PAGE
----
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July 4, 2013 / C H Thompson

Diseases associated with lack of sanitation

The adjacent diagram illustrates the major transmission pathways of faecal-oral diseases.  Sanitation breaks transmission by preventing the contamination of ‘fluids’ and ‘fields’ and via removal of breeding grounds for flies. sanitation image

Faecal-oral diseases represent the largest health burden associated with a lack of improved sanitation, diarrhoea being the most burdensome of these and accounting for over 1.6million child deaths each year.

Most evidence exists for the impact of sanitation on diarrhoeal diseases, though there is also evidence for the protective effect against hookworm, roundworm and whipworm, and a growing body of evidence for prevention of trachoma transmission via reductions in fly populations.

  • The major soil-transmitted helminths showing association with poor access to improved sanitation are hookworm, roundworm and whipworm, all of which are transmitted when eggs are passed in human faeces which is then left in the environment.
  • Beef and pork tapeworms infect humans when infected and inadequately cooked animal meat is eaten.  Humans can then contribute to the continued life cycle by defecating in such a manner that the eggs in their faeces are eaten by the original animal hosts.
  • Water-based helminths have aquatic intermediate hosts, for example snails, and are responsible for diseases such as schistosomiasis/bilharzias. Humans can become infected through contact with water carrying schistosome larvae and contribute to the transmission cycle when the excreta or urine of infected persons contaminates water bodies containing the aquatic snail hosts.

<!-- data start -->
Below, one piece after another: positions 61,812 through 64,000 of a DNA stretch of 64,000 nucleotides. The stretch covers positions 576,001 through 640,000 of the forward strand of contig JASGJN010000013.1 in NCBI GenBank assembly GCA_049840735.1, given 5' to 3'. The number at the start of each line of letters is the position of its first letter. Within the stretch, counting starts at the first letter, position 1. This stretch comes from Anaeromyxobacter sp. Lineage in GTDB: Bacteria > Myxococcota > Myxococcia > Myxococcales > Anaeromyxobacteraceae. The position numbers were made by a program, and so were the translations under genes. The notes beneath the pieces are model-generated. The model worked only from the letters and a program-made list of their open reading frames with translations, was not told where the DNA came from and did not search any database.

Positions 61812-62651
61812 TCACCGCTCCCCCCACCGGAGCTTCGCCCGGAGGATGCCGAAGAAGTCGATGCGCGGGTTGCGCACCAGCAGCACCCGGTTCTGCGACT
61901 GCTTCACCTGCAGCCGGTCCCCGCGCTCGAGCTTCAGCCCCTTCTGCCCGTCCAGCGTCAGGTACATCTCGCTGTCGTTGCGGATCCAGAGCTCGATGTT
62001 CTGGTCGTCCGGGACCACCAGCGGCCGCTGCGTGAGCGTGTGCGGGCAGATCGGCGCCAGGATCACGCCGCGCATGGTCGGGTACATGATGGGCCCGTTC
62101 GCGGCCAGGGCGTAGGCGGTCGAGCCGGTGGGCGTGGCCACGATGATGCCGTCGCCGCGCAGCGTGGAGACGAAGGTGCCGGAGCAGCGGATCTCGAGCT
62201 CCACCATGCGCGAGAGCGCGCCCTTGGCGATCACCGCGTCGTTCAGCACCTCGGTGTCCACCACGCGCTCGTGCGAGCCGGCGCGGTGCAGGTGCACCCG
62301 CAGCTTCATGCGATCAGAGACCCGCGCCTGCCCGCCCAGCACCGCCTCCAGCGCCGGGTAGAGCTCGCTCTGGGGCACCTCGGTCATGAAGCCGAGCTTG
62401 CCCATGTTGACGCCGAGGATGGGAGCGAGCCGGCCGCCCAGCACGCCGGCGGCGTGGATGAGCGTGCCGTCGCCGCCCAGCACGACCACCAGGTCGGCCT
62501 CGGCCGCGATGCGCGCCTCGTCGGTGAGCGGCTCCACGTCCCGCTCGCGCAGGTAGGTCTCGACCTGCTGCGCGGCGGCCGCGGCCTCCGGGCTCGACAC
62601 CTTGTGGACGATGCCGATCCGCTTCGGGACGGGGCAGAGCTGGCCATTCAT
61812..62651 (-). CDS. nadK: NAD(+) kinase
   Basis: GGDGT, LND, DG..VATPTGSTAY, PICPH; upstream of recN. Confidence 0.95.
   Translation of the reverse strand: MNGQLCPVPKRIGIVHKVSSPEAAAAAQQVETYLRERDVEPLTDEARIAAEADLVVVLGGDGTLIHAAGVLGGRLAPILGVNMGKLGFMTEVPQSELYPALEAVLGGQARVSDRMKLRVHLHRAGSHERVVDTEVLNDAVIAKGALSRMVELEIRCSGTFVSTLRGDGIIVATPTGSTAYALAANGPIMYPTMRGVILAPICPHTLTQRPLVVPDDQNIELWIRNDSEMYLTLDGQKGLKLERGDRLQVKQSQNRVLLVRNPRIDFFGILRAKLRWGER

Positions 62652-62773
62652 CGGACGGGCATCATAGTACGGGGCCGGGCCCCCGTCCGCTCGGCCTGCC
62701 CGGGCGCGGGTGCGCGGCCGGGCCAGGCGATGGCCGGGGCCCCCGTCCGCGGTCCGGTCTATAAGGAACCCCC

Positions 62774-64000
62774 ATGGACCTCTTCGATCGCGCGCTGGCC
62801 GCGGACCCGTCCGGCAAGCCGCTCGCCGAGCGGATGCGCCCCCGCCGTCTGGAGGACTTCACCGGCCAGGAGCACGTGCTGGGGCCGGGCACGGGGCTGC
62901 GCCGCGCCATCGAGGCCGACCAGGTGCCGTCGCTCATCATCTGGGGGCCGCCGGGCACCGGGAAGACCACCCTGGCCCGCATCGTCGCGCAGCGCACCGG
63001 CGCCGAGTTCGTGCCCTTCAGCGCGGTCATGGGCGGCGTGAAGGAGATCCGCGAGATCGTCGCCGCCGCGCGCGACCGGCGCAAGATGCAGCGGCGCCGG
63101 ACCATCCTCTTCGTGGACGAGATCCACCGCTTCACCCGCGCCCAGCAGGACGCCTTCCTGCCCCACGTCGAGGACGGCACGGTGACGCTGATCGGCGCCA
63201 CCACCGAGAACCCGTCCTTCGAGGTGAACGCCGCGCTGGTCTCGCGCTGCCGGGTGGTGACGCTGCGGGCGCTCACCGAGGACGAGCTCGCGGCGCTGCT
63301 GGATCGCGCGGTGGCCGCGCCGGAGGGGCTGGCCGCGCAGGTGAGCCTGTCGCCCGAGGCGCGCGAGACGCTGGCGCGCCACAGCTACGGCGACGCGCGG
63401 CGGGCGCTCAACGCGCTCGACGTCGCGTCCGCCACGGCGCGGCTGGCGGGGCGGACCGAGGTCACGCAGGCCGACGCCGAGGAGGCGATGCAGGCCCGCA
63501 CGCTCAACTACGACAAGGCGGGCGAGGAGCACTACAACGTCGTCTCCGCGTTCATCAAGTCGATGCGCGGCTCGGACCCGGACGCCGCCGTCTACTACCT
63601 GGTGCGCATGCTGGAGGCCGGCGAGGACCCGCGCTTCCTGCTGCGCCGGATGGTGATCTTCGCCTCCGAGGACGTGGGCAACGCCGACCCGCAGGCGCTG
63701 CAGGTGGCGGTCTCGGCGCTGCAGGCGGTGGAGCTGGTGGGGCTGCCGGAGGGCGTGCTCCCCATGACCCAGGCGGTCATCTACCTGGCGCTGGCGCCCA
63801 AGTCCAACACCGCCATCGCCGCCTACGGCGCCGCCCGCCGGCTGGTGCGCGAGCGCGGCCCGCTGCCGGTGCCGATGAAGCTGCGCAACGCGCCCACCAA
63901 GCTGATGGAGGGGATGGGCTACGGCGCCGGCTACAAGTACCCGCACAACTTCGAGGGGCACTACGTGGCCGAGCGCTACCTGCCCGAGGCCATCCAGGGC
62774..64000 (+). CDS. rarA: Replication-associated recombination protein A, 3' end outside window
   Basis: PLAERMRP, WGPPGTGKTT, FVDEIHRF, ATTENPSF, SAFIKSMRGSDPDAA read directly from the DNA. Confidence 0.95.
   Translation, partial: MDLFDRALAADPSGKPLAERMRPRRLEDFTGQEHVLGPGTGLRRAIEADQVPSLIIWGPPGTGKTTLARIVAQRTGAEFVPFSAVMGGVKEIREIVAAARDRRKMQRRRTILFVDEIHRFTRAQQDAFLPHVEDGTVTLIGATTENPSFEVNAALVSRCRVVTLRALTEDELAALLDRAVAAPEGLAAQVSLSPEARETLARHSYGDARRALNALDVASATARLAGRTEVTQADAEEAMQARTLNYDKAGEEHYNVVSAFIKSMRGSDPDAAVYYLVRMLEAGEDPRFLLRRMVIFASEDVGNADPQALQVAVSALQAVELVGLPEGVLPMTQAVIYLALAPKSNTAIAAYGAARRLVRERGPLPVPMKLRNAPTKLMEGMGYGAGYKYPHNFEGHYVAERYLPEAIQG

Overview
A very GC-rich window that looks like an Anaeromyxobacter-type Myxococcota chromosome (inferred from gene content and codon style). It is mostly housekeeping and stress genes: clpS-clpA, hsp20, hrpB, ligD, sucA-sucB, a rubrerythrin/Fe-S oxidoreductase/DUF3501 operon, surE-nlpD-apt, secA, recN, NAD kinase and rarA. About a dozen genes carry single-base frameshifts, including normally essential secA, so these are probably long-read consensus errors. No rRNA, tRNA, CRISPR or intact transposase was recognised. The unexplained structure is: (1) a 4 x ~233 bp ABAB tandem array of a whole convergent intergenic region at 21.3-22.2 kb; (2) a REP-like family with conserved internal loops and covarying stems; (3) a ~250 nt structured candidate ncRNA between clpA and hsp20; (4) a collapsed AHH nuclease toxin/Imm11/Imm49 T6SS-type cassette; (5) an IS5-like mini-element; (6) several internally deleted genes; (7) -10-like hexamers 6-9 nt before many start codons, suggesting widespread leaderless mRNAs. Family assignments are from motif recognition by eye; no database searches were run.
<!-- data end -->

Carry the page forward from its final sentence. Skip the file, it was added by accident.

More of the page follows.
• Excreta-related insect vectors include mosquitoes, flies and cockroaches which breed in sites contaminated with human faeces. Sanitation-related diseases in this category include trachoma, transmitted in part via Musca sorbens flies which breed in scattered human faeces, and filariasis which is spread via Culex mosquitoes which breed in septic tanks and flooded latrines

Taken from and more details available at http://www.lboro.ac.uk/well/resources/fact-sheets/fact-sheets-htm/Household%20Sanitation.htm

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